Richard Buxton, head of UK equities at Old Mutual Global Investors, said: “It’s official. Donald Trump becomes the 45th president of the United States. The result is a massive anti-establishment vote by the American people, and one from which, although the US media is still reeling, I felt was a distinct possibility given the rise of popular politics globally.”
Buxton, who called the Trump victory in Portfolio Adviser, said: “If the Brexit vote taught us anything, it is don’t trust the stock market’s initial knee-jerk reaction to shock news. As I write, share prices continue to experience weakness as investors digest the implications of a Trump victory.
“But let’s not forget a vote for Trump is a big reflation trade. Trump has openly stated he will employ extensive fiscal stimulus, resulting in the likes of renewed bridge, road and rail building. All of these measures are essentially ‘pro-growth’ policies. As for his trade-mark standing up to China, ‘fair trade’ not ‘free trade’ is no bad thing in my view.”
His colleague Ian Heslop, head of global equities and manager of the Old Mutual North American Equity fund, was expecting a short-term sell-off in his asset class.
“We shall be monitoring markets closely, but it would be reasonable to expect, in the short term at least, a sell-off in equities, not only in the US but also internationally. The immediate reaction of equity markets was negative, with Asian indices falling.”
Invesco Perpetual’s senior managing director of investments, Karen Dunn Kelley said opportunities existed to seek consensus in some areas.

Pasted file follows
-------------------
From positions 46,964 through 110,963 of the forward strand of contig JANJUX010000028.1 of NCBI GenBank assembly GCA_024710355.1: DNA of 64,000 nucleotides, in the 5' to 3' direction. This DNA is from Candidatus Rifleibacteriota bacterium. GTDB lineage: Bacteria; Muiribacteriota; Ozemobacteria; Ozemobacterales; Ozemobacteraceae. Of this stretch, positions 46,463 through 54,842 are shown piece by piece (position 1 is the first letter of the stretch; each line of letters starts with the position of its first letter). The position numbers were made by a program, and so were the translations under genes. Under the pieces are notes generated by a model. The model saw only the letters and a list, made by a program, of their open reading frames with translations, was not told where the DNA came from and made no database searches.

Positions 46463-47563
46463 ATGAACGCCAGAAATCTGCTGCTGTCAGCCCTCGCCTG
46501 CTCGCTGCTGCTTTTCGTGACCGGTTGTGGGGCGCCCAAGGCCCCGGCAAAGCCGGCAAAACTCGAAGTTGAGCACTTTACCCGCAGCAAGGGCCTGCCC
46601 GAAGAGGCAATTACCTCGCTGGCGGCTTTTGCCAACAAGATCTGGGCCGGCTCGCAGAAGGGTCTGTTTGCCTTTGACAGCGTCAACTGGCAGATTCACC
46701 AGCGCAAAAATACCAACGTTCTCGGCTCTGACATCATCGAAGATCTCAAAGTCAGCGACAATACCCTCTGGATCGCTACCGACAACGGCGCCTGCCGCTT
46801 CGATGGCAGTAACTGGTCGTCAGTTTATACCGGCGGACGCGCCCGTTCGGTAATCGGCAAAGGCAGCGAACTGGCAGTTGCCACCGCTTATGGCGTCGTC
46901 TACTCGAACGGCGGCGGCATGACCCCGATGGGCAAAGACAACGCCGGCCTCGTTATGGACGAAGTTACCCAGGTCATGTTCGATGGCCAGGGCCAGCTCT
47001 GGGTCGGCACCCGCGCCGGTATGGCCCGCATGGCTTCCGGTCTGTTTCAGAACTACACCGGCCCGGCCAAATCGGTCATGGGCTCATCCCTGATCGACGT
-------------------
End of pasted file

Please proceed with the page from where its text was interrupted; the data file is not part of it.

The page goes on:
She said: “Members of both parties have recognised the need to rebuild and upgrade America’s infrastructure, such as aging roads, bridges and power grids. Likewise, there appears to be broad support for some measure of corporate tax reform to lower rates and reduce the number of loopholes.
“While the gridlock that has marked recent years has been a cause for frustration with the US voting public, the relative predictability that it produced may have been a source of comfort for the markets. Given the political uncertainty introduced by the election results, we expect to see continued market volatility during the coming weeks.”
Fidelity American Special Situations fund manager Angel Agudo said a reduction in corporation tax would support US equities in the short term.
“Sector-wise, the healthcare sector should witness an initial uplift following Clinton’s loss in the election and its future path will be decided once Trump come out clearer with his plans on the [Obamcare] and drug pricing. The financial sector could also benefit if Mr. Trump’s lives on his campaign promise of reducing regulations.”
Agudo added: “After decades of subpar investment in infrastructure, the US’s out of date infrastructure is clearly acting as friction for GDP growth. In addition, the defence budget has also witnessed cuts in recent years and further meaningful cuts are perhaps unlikely in the context of ongoing global security concerns.
“In general Republicans are considered to be pro-defence and hence it is no surprise that Donald Trump has voiced his opinion for an increased defence budget. Given both Trump and Clinton had agreed on these areas, some of this has already been discounted in the market but there are prominent investment opportunities in both areas.